Today on Holden’s Obsession with the Gaggle

From Holden:

Inquiring minds want to know how many right-wing “journalists” are on the administration’s payroll.

Q How many journalists does the administration have on its — under contract to promote its programs? And what are the guidelines that you spoke of earlier this morning? You were very vague, and I’d like to know what they are.

Good question, so one must assume that’s Helen Thomas who is asking.

Here comes the non-denial denial:

MR. McCLELLAN: I’m not aware of any others that are under contract other than the one that’s been reported on in the media. And questions have been raised about that arrangement. It ought to be looked into, and there are ways to look into matters of that nature. As a matter of principle, we believe very strongly that the media ought to be reporting in an objective, unbiased and fair manner. And so that’s the principle upon which we believe people should be guided. And the government certainly has a responsibility to help when it comes to providing accurate information and helping to adhere to that principle.

Q It’s your job, too, isn’t it?

MR. McCLELLAN: That is my job.

Yes it’s Scottie’s job. Personalize it a bit more, Helen dear.

Q The point is you have hired someone. And why did you, and who would do this investigation?

MR. McCLELLAN: In terms of the specific contract you’re referring to, I don’t know all the details of that contract. The Department of Education can provide you with information on the specific details within that arrangement. But I think I made it very clear as a matter of principle what our view is, and I think the Department of Education Counsel’s Office looked into the matter and reviewed it. There are also questions about whether or not this commentator should have been disclosing this information publicly. And so those are all legitimate questions.

What does that last bit mean, Scottie? Are you saying that Armstrong Williams’ mistake was admitting that the administration violated federal law by giving him payola? Or are you trying to cover your flabby ass by claiming that Williams was supposed to tell people he was shilling for the administration?

Q So he wasn’t properly supervised in that respect, or he didn’t have the proper guidance to know how he was to behave?

MR. McCLELLAN: Well, see, that’s one of the questions you might want to direct to Department of Education because I’m not sure about the specific details within this arrangement. But as a matter of a principle, I think our view is very clear.

Q Just to follow up, will you check as far as you can to see if you’re paying any other journalists?

Yes, don’t let that question die. Keep asking it. Now, back to the non-denial denial.

MR. McCLELLAN: I don’t know of any. Obviously, decisions are made by individual agencies. I’m not aware of any other arrangements of that nature.

Q Was anyone at the White House aware of the fact that Armstrong Williams was on the payroll?

Good one! Follow the money to the White House.

MR. McCLELLAN: I’m not sure that senior staff was consulted before this decision was made. I haven’t heard anything to that effect.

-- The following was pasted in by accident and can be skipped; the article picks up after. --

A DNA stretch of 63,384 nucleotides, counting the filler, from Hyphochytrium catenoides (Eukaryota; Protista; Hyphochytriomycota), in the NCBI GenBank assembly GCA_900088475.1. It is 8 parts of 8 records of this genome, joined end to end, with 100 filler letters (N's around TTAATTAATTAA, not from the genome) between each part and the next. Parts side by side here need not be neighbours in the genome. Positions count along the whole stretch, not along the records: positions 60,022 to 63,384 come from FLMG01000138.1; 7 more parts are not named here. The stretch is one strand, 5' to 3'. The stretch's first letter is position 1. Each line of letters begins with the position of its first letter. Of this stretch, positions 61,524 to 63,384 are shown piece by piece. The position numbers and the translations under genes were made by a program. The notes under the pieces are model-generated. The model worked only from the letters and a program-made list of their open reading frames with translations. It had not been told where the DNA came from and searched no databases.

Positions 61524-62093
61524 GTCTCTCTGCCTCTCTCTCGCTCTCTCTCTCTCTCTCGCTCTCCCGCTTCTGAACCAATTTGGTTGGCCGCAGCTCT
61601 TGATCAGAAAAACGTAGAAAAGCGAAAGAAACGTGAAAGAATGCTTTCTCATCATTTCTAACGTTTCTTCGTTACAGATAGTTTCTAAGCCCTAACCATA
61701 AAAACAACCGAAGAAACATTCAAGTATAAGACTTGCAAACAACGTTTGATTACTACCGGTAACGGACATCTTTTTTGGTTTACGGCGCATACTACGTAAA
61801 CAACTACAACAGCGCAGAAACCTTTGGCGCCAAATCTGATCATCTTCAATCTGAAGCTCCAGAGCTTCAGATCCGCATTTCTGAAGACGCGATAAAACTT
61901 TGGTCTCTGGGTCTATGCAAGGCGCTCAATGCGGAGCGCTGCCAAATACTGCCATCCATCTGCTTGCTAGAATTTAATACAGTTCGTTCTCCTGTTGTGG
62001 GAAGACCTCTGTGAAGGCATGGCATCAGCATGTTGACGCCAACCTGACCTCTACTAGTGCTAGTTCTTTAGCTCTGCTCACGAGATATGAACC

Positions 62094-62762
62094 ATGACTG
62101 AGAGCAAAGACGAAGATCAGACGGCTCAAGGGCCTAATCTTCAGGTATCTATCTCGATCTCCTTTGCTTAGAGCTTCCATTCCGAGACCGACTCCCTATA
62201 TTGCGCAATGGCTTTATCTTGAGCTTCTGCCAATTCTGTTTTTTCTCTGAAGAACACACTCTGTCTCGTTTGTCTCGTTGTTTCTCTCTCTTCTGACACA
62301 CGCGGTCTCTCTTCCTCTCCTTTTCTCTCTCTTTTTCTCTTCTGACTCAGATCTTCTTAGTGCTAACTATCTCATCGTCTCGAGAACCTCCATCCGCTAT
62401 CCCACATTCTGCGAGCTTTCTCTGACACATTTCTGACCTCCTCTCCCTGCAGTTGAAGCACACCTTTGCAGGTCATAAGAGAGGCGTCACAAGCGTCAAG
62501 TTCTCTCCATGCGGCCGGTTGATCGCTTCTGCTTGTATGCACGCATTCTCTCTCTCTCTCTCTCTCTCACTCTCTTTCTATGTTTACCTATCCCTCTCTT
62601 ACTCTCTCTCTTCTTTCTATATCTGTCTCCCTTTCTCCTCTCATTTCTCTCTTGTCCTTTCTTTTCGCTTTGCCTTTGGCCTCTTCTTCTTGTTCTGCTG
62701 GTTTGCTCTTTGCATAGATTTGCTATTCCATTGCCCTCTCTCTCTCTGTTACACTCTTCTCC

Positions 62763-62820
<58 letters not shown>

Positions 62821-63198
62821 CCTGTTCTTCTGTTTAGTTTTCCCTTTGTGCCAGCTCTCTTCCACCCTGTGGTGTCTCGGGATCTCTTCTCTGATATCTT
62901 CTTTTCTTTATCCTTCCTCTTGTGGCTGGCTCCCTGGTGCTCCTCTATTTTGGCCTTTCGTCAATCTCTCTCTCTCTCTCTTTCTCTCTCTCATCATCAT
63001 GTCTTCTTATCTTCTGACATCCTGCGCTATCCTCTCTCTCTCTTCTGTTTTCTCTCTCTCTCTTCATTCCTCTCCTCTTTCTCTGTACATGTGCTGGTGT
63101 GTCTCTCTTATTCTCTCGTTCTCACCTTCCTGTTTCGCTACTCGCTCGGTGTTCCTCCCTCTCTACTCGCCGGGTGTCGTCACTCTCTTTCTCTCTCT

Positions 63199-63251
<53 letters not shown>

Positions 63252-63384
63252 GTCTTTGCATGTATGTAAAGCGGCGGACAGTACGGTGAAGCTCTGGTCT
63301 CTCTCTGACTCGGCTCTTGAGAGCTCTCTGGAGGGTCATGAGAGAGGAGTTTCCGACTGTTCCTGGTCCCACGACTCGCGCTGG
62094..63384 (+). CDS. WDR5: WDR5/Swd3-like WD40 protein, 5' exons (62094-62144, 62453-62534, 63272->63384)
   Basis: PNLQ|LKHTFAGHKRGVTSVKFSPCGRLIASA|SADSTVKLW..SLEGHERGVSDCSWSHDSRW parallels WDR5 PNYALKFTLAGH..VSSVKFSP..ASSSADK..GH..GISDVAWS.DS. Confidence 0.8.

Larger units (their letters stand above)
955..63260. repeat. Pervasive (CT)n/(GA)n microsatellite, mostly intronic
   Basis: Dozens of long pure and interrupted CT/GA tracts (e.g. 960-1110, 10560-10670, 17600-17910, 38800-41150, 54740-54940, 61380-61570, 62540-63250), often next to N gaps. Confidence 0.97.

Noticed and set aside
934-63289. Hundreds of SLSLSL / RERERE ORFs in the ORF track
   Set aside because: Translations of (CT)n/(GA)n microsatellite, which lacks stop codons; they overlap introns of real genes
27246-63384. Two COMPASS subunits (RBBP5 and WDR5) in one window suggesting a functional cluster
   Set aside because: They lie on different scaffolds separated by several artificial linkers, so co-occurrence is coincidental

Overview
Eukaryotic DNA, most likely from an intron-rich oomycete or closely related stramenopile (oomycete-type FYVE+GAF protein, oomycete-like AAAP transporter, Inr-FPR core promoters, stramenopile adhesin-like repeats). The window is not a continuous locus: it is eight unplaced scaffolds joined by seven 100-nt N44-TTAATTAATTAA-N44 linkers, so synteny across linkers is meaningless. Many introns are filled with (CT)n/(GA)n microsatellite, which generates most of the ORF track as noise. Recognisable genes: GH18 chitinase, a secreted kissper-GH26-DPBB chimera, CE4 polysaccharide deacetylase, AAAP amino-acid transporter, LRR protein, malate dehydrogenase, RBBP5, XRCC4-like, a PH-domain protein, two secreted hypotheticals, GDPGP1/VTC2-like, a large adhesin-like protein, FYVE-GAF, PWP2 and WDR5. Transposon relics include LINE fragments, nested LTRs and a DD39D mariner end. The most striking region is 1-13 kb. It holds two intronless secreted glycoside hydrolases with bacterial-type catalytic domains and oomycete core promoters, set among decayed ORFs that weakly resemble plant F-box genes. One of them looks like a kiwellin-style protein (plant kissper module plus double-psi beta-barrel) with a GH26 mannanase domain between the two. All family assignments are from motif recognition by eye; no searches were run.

Geeze, with an entire weekend to find out the extent of the payola scandal the best Scottie can do is to say he was not sure whether or not senior staff were consulted! Keep pulling on that thread and watch the entire cheap sweater unravel.

But Helen’s not done, and now I’m sure that it is Helen Thomas at bat as she is the only member of the White House press corps who ever mentions torture.

Q And then on a different subject, does this administration transfer detainees or prisoners in the war on terror to third countries in order to have them interrogated with means that would be against this country’s law — in order to have them tortured?

MR. McCLELLAN: First of all, I think the President has made our view very clear when it comes to torture. The President does not condone torture, and he would never authorize the use of torture. So I think it —

Q That’s not what I asked, though.

Oh yeah, that’s Helen alright.

MR. McCLELLAN: Understood. So I think I want to make that very clear right off the top. Our policy is to adhere to our laws and our treaty obligations. There are very clear laws in the United States regarding torture, and there are clear laws at the international level regarding torture. And our policy is to adhere to that. So I make that very clear.

In terms of intelligence or national security matters, I’m not in a position to get into commenting — to get into discussing those. Those are questions you might want to direct to the appropriate agencies. But our policy is very clear, and that’s what the President expects to be followed.

Q Right, but you can’t tell me whether or not there are detainees that have been transferred to third countries and then tortured, with the acquiescence of the United States?

MR. McCLELLAN: Again, I made our view very clear. And in terms of torture, we do not condone torture and the President has never authorized torture — nor would he.

Yet another non-denial denial, I think Scottie just set a new indoor record! That means the real answer is, damn right they authorized the rendition of detainees from Iraq and Afghanistan to countries where the fine art of torture has been refined. Keep hitting him, Helen, you are all we have left of what was once the profession of journalism.